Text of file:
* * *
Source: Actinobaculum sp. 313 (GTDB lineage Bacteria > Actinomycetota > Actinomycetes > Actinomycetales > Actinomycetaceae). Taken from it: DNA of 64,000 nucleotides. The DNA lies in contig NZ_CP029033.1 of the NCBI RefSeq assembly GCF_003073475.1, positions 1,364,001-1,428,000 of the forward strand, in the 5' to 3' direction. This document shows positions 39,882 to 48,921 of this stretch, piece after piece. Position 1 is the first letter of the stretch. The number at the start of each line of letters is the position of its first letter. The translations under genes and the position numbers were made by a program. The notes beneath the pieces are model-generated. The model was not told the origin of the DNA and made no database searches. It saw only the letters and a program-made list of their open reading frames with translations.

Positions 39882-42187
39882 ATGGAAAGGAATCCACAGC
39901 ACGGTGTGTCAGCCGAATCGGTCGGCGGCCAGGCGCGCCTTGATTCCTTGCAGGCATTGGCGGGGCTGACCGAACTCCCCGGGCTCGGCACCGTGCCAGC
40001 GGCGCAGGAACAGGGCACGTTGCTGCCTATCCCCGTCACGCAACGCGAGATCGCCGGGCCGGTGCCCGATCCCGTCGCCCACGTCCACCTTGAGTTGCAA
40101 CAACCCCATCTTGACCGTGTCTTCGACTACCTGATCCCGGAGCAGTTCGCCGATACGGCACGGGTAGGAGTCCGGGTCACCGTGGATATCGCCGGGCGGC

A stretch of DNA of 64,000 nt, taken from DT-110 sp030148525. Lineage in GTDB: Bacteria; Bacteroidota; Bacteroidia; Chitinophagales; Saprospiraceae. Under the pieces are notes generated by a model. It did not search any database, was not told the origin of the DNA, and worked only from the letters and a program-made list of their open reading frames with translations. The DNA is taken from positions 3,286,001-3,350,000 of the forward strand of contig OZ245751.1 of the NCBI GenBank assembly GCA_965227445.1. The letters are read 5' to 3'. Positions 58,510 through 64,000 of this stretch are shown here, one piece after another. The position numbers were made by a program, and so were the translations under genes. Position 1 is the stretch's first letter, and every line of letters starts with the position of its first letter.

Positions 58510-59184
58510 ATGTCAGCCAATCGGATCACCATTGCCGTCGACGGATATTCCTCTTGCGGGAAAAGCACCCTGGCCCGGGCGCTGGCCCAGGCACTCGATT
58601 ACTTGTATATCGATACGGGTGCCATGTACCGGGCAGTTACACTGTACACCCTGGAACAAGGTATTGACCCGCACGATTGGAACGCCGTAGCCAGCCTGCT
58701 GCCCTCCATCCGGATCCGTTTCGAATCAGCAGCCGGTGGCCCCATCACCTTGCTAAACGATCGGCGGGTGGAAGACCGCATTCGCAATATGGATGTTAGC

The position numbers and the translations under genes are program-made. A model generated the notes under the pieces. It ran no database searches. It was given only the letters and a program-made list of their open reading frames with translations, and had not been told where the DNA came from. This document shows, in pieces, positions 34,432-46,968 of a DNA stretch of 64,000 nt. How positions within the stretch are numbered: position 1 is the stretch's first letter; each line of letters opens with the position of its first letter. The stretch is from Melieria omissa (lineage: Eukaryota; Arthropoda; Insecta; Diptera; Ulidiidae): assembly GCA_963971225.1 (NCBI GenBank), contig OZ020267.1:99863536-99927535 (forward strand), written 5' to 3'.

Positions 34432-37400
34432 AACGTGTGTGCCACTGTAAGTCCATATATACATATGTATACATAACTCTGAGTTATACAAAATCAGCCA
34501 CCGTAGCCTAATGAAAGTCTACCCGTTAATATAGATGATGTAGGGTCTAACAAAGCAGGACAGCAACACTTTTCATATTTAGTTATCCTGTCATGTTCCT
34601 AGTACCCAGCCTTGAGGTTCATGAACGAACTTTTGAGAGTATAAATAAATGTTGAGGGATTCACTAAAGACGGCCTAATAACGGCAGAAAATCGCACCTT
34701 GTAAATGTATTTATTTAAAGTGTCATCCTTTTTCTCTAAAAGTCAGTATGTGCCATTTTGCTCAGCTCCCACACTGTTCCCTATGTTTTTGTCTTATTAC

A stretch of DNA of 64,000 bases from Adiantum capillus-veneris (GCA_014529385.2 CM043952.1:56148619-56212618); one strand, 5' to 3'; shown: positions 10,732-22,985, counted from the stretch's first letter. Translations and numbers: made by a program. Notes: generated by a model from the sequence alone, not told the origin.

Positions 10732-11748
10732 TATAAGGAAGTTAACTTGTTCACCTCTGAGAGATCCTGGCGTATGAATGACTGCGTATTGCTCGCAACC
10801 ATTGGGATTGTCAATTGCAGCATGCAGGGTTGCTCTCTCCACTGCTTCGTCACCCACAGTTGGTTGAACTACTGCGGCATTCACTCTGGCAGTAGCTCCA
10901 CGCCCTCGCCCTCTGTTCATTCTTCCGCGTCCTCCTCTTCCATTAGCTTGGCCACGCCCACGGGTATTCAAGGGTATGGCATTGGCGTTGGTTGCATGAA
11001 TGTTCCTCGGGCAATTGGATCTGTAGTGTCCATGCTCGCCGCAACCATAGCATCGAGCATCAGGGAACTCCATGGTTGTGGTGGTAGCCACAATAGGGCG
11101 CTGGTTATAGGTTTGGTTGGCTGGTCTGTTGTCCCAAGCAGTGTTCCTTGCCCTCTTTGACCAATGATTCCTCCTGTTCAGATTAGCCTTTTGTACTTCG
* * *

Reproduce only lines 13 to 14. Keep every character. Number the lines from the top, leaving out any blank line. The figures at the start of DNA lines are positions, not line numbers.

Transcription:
Positions 34432-37400
34432 AACGTGTGTGCCACTGTAAGTCCATATATACATATGTATACATAACTCTGAGTTATACAAAATCAGCCA